Things are no longer what they used to be. As more and more things equipped with sensors, assigned a network address and connected to Internetone, things have begun to behave in entirely new, and sometimes rather unpredictable, ways. Like when your new 'smart' baby monitor starts playing The Police's 80s surveillance song completely unmotivated Every Breath You Take in the middle of the night followed by unknown male voices shouting cruel insults of a sexual nature at your infant. Or more dramatically, when your Tesla's autopilot, as it happened in the United States a few years ago, sends you at full speed into the side of a truck, resulting in death.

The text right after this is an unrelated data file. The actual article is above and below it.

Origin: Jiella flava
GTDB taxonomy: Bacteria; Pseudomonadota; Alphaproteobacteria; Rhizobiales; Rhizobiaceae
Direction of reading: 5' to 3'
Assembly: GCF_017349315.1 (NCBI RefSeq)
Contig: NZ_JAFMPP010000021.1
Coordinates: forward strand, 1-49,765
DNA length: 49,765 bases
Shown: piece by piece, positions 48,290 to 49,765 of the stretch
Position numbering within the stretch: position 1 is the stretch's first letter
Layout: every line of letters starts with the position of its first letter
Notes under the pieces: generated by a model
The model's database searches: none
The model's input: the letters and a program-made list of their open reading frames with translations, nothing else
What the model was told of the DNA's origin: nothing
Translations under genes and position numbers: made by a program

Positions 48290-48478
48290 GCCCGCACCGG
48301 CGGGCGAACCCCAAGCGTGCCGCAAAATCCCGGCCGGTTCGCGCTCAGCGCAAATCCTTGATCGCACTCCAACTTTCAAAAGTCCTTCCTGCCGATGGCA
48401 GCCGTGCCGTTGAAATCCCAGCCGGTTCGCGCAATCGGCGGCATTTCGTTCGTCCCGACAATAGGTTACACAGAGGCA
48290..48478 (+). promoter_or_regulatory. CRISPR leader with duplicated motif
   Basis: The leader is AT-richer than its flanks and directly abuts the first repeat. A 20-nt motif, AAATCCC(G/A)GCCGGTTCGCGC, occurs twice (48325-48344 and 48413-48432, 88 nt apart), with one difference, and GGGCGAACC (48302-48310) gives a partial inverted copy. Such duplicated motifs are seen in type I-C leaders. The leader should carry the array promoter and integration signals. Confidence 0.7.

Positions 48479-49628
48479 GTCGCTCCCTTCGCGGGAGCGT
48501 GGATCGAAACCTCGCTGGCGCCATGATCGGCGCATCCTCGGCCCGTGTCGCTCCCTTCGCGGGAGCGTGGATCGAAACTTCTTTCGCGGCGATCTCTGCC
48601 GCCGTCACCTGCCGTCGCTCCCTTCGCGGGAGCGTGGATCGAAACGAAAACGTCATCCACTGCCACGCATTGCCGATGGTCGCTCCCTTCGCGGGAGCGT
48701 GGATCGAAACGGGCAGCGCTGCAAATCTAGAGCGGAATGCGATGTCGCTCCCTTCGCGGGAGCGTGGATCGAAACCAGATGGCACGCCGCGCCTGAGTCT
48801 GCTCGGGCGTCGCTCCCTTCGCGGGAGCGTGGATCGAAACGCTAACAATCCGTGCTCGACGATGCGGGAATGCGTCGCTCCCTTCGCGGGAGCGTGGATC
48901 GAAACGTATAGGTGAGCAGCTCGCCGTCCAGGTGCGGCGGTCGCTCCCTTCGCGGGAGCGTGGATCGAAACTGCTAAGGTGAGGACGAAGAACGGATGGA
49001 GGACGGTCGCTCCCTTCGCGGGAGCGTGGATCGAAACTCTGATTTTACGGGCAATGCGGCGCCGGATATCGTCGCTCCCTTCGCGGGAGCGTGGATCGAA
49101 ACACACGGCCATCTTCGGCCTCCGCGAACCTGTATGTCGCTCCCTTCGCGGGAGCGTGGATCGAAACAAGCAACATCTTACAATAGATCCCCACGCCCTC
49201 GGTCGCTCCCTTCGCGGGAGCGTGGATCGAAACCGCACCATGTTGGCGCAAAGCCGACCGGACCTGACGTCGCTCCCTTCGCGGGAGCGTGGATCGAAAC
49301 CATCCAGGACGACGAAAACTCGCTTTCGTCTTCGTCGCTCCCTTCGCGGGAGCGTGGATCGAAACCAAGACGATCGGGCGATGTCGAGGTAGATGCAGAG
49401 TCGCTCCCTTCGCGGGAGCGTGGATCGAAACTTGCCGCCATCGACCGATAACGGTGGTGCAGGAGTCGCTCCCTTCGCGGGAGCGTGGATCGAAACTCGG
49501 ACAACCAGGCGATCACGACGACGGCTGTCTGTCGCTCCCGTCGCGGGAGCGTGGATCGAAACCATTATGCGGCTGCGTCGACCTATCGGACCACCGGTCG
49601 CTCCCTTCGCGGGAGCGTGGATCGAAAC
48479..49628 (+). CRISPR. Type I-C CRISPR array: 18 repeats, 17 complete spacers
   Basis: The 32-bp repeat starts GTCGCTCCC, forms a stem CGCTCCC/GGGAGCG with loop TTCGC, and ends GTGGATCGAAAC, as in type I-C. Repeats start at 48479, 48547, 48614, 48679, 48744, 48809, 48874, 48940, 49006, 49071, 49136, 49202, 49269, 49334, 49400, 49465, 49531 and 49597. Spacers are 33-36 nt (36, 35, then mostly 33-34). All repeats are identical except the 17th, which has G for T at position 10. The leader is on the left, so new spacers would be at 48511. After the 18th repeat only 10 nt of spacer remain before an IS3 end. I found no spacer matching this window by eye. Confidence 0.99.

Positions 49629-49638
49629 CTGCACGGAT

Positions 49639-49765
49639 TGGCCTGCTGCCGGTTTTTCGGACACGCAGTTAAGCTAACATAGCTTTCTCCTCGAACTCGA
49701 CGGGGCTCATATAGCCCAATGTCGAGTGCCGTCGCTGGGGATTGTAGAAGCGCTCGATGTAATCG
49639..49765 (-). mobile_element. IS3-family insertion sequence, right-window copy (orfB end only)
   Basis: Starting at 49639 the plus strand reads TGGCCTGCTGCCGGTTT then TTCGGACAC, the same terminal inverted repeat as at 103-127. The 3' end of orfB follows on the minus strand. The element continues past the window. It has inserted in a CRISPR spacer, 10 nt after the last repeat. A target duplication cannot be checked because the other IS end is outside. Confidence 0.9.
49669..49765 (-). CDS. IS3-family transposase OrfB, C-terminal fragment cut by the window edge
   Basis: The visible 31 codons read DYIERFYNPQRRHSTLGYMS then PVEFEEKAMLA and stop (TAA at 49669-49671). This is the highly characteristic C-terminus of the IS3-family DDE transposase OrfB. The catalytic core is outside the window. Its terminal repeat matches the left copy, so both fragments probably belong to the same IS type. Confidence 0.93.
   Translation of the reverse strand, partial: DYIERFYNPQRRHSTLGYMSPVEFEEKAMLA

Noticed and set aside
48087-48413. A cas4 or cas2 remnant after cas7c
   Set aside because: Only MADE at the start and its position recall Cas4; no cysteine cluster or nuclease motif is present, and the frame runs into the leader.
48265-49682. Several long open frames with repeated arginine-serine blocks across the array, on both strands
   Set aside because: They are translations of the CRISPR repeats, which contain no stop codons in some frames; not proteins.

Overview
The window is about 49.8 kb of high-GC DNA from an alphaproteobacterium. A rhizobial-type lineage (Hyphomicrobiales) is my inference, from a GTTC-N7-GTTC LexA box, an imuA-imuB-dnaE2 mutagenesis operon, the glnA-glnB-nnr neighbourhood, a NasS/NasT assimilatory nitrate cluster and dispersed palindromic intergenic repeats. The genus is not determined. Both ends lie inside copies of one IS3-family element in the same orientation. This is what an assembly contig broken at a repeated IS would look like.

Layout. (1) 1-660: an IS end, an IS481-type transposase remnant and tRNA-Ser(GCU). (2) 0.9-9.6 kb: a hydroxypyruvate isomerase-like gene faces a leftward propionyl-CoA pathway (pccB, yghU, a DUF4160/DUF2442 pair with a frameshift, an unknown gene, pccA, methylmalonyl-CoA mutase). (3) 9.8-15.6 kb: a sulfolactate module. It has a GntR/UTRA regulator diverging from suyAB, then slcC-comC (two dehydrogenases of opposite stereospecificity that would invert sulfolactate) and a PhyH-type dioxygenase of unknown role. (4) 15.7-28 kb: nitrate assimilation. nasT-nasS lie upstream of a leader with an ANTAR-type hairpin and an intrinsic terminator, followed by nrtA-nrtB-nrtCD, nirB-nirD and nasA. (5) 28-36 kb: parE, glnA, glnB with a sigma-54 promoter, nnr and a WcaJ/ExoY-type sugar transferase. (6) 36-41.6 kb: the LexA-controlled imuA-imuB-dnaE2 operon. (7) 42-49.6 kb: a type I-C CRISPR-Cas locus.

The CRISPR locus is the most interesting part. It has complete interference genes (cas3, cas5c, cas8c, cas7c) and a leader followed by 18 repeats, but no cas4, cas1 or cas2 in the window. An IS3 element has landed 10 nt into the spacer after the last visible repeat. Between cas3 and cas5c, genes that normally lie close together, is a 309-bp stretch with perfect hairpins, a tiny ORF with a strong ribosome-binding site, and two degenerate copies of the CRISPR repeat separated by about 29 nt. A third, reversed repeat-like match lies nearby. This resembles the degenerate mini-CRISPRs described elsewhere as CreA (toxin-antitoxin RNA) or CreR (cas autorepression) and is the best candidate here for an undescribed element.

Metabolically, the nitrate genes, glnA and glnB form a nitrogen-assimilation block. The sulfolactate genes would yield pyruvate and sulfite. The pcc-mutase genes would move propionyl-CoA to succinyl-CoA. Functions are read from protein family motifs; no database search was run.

The two media theorists Mercedes Bunz and Graham Meikle have with their new book The Internet of Things written a critical and readable introduction to this new order of things, where the number of internet-connected things has long since surpassed the number of people on the planet. In 2017, there were 8,4 billion things connected to the web, while reports project this figure for 2020 to be between 26 and 50 billion «smart» devices.
When Google's newly developed algorithm "recognized" an image of two black people as gorillas, it naturally caused scandal.
Things have started to behave, one might say, with that in mind Marx ' analysis of the goods' «metaphysical whims and theological subtleties», as if they were gifted with their own lives and possessed their own will. Marx's most famous example is familiar to most and deals with. . .